Paying Taxes While Receiving Benefits
The answer to a common question about Social Security and Medicare.
Over the years, I have frequently received a question from from employees who have worked past their full retirement age for Social Security benefits and from those who are over 65 and eligible for Medicare. They ask why Social Security (FICA) and Medicare taxes continue to be deducted from wages when a worker is eligible to receive Social Security and Medicare benefits.
Here’s a variation on the question that I recently got in an email from a reader:
I am a current civilian federal employee who retired from active duty military service after 21 years. I was recently informed that I must sign up for Medicare parts A (hospital insurance) and B (outpatient/doctors coverage) when I reach age 65 in order to keep my TRICARE medical insurance. … Additionally, I contacted the Social Security Administration and learned that even though I will be enrolled in Medicare, I will continue to pay the Medicare hospital insurance tax (1.45%), since I am still employed as a federal civilian employee. Based on my salary of almost $135,000, I will pay $1,950 in Medicare tax for 2020 that will be matched by my employer, the Department of Defense. That is a total of $3,900 combined contributions per year. Why should I be required to pay the Medicare tax when I will be enrolled and receiving Medicare benefits after I reach age 65 in March 2020?
Here’s my response: As long as you’re employed, you’re required to pay the FICA and Medicare taxes. These are payroll taxes that don't really have anything to do with whether you are enrolled in Medicare or collecting Social Security retirement. Although these taxes may add up to a substantial withholding from your earnings, they ensure that the Medicare and Social Security programs have enough funding.
There is, however, a possible solution to the dilemma regarding Medicare and TRICARE for Life: You can delay Medicare Part B and TRICARE for Life enrollment and use the Federal Employees Health Benefits Program for your medical insurance while you’re currently working as a civilian federal employee. When you retire from your federal career, you can enroll in Part B and re-enroll in TRICARE.
You also can delay receiving Social Security retirement benefits and earn delayed retirement credits up to age 70.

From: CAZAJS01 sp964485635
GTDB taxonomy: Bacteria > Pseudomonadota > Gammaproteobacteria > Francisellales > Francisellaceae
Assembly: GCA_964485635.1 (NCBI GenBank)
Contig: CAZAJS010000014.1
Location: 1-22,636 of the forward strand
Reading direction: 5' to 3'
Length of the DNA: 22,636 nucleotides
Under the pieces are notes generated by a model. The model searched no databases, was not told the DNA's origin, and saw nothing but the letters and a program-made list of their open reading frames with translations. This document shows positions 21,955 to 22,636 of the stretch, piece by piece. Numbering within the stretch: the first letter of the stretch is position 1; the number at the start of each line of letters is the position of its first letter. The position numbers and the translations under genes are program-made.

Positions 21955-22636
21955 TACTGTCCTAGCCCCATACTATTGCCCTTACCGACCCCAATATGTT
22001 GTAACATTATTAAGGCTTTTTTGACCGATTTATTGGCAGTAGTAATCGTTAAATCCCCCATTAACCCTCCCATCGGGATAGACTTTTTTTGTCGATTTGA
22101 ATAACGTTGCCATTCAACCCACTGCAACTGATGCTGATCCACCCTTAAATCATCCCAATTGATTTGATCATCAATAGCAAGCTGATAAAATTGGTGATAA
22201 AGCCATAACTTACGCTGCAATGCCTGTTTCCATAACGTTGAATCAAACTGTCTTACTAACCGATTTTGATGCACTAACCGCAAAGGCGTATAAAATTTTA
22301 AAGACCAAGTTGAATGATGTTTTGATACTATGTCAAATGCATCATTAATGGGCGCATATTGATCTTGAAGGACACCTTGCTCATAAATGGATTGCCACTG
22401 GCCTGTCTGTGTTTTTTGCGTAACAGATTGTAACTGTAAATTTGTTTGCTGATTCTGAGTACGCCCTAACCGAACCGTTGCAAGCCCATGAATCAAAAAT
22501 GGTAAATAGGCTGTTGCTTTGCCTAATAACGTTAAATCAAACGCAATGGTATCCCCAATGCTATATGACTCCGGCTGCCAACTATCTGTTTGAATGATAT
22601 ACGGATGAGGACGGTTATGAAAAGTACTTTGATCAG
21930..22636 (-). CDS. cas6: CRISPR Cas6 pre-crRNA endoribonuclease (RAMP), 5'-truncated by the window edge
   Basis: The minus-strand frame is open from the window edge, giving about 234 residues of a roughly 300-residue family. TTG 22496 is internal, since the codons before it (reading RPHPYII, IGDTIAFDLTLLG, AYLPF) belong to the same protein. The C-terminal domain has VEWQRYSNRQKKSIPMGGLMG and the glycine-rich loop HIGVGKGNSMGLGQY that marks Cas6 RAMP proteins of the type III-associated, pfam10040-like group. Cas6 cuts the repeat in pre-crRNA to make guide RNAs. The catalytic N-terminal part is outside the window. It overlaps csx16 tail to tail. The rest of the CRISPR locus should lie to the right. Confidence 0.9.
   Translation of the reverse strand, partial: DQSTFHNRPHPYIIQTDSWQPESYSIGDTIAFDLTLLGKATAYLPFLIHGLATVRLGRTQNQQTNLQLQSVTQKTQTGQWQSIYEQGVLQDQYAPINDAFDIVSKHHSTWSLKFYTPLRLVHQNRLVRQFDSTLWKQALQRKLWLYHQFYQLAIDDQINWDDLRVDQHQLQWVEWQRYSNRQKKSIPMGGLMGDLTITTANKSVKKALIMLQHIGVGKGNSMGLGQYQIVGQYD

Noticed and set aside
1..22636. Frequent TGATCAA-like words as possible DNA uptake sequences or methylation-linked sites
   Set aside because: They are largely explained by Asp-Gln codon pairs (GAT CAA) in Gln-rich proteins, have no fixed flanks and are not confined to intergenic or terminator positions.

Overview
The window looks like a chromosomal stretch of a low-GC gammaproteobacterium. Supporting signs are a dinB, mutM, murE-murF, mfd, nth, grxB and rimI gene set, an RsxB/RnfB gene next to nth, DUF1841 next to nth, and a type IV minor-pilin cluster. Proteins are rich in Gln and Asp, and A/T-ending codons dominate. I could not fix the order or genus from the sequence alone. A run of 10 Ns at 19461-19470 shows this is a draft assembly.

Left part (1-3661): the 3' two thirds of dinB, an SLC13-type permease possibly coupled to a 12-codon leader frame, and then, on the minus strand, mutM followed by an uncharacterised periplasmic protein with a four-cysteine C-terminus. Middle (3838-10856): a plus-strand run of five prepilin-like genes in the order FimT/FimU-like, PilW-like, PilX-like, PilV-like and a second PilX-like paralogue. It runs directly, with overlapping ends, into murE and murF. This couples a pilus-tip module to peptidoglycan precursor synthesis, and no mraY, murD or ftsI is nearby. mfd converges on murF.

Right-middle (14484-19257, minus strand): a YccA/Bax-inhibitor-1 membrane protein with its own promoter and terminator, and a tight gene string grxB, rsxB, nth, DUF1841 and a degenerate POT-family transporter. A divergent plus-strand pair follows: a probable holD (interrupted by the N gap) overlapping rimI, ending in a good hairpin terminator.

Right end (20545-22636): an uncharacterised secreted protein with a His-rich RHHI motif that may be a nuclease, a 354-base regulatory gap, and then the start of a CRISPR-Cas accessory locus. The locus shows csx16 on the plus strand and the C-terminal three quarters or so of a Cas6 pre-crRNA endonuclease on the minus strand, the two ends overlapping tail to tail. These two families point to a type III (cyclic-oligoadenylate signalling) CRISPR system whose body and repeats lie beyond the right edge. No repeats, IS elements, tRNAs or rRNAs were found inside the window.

On the bright side, although you will continue to pay Social Security taxes if you continue to work, it is good to know that you can receive Social Security retirement benefits even if you’re not retired. There is no longer an earnings test applied once you have reached your full retirement age for Social Security. And you also can delay enrollment in Medicare Part B until after you retire and not have to pay a late enrollment penalty.
Happy Birthday, CSRS
In other news, did you know that 2020 marks the 100th anniversary of the Civil Service Retirement System? According to the Society of Actuaries, CSRS was created in 1920 to give the government an acceptable way to end the employment of workers too old or too disabled to provide satisfactory service. Congress passed the CSRS Act, stipulating that federal employees who had served for 15 years and had reached their 70th birthday would be required to retire.
Those with 30 years of service would receive 60 percent of their average salary over their last 10 years of employment (but no more than $720 per year and no less than $360). CSRS required substantial employee contributions (initially 2.5 percent of basic pay), which were more than enough to pay benefits in the plan's initial years.
From 1942 to 1969, CSRS benefits steadily increased. After 1969, public attitudes began to change, and cost-of-living adjustments that sometimes had exceeded the increase in Consumer Price Index were trimmed.
NEXT STORY: Nearly All TSP Portfolios End 2019 in the Black